This fixing of the man's way of looking at a woman parallels the fixing of the Israelites' way of looking at Eretz Yisrael. With the incident of the spies at the time of the desert, there was a problem in the way that the spies viewed the Land of Israel. The spies gave a negative report of the land, saying that its inhabitants were giants who would crush the Israelites. They saw themselves as much smaller and weaker than they really were. They went on to cry all night in fear of going into the land. This was Tisha B'Av, the beginning of the brokenness and lack of unity in doing G-d's will to love and respect one another that would haunt us throughout the generations. The Temple was destroyed on that day in the future, beginning a long and tortured exile that reached its low in the Holocaust of our people in Europe in the last century. Because of the sin of the spies, it was decreed on high that most of the men of Israel would not enter the land of Israel, but would die in the desert. The women were not subject to this punishment because we did not take part in this sin. The word "Eretz" is the same root as "Ratzon", which appears in the blessing we say every day as women "Blessed is the One who made me according to His will."   The Midrash says that every year on the ninth of Av, the men would dig their own graves and lie down in them. A number of them would die, and thus be ready for burial. The last year in the desert, they dug their own graves and waited….but no one died. They assumed that their timing was off, until the full moon of Tu B'Av revealed that the curse had been lifted, and the fixing had been made: The people were ready to enter the land, too see it in a deeper way, to see it from up close.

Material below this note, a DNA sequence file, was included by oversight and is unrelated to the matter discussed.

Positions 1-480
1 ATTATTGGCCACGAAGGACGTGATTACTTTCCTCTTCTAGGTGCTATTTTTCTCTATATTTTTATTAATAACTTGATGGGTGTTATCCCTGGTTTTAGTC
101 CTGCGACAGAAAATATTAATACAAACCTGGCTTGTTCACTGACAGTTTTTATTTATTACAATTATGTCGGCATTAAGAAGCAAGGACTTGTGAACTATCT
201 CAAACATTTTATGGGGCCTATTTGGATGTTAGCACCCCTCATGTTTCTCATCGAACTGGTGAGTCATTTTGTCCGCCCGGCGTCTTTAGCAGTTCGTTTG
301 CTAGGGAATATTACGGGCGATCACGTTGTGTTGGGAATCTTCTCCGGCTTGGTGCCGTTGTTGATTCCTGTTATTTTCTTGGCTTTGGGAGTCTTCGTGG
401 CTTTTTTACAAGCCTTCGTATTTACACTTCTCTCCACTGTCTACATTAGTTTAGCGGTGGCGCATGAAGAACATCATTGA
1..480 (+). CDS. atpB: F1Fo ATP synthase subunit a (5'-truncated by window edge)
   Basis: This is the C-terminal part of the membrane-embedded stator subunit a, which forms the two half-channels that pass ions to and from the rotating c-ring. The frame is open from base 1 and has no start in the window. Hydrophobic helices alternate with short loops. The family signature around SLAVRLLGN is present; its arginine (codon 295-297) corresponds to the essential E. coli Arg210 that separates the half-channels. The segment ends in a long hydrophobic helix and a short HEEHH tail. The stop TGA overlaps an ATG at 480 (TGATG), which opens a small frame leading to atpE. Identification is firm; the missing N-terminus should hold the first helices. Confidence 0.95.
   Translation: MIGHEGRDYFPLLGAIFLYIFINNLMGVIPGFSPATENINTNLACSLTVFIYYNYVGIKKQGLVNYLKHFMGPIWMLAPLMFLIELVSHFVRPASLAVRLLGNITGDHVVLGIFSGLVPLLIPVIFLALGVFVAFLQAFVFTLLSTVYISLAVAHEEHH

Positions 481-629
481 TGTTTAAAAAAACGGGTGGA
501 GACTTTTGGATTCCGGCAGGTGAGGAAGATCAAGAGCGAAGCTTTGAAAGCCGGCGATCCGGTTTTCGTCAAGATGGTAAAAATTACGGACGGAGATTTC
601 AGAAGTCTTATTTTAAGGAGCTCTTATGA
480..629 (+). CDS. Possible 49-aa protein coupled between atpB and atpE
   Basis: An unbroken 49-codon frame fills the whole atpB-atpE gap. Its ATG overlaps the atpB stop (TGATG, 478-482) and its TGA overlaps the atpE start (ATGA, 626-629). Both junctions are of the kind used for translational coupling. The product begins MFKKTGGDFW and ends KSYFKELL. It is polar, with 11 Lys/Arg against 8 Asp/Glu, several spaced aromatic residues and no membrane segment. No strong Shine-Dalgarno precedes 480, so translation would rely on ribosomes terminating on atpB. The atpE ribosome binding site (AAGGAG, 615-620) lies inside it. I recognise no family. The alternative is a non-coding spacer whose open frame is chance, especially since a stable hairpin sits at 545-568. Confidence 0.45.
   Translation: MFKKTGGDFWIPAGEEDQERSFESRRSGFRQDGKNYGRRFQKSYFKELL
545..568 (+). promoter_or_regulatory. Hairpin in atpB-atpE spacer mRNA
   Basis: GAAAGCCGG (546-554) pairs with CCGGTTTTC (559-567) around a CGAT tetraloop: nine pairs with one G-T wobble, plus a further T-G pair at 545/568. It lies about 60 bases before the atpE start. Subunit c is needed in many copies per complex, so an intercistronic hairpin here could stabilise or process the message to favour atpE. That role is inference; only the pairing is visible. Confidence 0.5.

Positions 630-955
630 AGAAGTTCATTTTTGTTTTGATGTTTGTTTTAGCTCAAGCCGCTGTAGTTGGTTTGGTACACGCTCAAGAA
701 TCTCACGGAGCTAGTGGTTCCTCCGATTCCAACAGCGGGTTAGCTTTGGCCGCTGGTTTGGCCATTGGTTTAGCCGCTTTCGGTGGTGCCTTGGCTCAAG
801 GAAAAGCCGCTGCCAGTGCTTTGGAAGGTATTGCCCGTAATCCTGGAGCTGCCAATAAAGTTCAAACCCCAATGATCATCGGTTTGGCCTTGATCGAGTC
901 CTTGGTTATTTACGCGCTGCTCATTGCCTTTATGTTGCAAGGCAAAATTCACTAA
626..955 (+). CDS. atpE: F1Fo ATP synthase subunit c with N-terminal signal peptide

But now there is something deeper. The sense associated in Kabbalah with the month of Av is actually hearing. Perhaps the way to fix the brokenness, the fractured perception of both women and the Land of Israel, is not through seeing, but through hearing. As Reb Shlomo Carlebach said about Av, "seeing is only on the outside with your eyes, you cannot see the inside. Listening has to do to with the inside. On the level of seeing, you see G-d threw us out. On the level of hearing, I hear he is taking us back…if you have this deepest depths, the house can be rebuild by itself. Who needs a house? What is a house without people knowing how to hear each other?"

Shema Yisrael: Hear Israel, G-d is One; this prayer was given over in the parasha before Tisha B'Av; the medicine given before the illness. Reb Shlomo gives over from the Gemara that the destruction of the Temple and the coming of the Mashiah is like a woman giving birth to a baby. That the nine months of giving birth to a baby is also like the letter Tet, nine, which is Tisha B'Av, the day that Mashiach will be born.  A woman sounds 70 voices as she gives birth to her baby. We women are sounding 70 voices as we live from inside this long birth of a new Mashiach consciousness, all the pain and joy and beauty that it contains. 

The oneness and wholeness is revealed in listening. People listening to each other, our words and songs, to the silences between the words, what is unsaid;  listening to our stories without judging, listening to our own hearts, knowing to hear and value our own thoughts. We can hear past the illusion of ourselves as a collection of parts, to the essential oneness that is revealed in a woman's voice, which can bring together heaven and earth. In hearing, we are allowing that voice be a reflection of G-d's will, as opposed to an object to be possessed, in thought or in action. And as we learn to hear the depth of oneness expressed in women's voices, perhaps we will come to hear the hidden voice of our beloved Eretz Yisrael. Singing a new song. And she will be finally treasured: an expression of G-d's will, a free bird that can never be caged.